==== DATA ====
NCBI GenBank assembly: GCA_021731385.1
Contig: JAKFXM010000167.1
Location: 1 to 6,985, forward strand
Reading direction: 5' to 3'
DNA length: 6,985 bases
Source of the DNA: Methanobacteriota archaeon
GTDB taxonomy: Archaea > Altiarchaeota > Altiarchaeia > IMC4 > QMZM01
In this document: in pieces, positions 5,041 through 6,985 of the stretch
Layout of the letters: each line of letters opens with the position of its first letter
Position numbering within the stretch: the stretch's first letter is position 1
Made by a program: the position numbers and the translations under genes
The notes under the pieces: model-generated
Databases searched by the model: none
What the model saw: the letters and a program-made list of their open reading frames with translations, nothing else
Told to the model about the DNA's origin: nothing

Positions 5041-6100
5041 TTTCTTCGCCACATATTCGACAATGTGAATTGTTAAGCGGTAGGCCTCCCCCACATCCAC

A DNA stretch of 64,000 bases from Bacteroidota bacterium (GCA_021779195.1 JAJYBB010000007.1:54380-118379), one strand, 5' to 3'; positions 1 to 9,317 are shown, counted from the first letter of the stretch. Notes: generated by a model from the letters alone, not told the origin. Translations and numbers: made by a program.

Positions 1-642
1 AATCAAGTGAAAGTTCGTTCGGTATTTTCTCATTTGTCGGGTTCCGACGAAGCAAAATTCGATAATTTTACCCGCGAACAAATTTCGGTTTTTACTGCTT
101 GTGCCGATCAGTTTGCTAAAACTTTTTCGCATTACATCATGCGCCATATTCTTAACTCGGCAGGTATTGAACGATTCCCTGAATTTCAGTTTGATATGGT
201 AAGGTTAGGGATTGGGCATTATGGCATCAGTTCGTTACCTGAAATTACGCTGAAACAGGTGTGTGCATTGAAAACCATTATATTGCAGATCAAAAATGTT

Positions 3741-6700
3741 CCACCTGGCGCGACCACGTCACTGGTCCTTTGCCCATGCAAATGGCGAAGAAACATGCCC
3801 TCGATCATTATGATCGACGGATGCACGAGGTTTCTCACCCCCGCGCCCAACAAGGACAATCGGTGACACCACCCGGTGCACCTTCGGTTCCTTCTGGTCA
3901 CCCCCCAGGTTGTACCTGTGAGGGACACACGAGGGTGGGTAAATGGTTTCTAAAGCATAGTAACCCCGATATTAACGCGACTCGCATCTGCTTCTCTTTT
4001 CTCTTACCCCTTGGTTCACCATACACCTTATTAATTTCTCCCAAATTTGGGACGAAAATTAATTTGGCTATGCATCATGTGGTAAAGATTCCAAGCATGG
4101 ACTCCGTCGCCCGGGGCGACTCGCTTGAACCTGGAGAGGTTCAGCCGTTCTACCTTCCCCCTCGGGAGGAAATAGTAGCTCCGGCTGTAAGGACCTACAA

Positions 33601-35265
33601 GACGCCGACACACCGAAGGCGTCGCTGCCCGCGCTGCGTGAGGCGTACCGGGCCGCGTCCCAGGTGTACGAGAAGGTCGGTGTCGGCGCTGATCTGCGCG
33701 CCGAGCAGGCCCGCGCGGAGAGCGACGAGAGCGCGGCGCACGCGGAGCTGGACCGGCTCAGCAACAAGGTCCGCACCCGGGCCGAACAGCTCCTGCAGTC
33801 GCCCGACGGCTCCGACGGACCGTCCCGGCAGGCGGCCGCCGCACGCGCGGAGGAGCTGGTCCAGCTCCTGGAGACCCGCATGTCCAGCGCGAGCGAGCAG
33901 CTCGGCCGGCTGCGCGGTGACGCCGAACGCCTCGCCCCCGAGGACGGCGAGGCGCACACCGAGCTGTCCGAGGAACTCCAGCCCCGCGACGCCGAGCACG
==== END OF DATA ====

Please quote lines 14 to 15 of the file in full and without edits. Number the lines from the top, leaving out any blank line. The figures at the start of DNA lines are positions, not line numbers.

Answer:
What the model saw: the letters and a program-made list of their open reading frames with translations, nothing else
Told to the model about the DNA's origin: nothing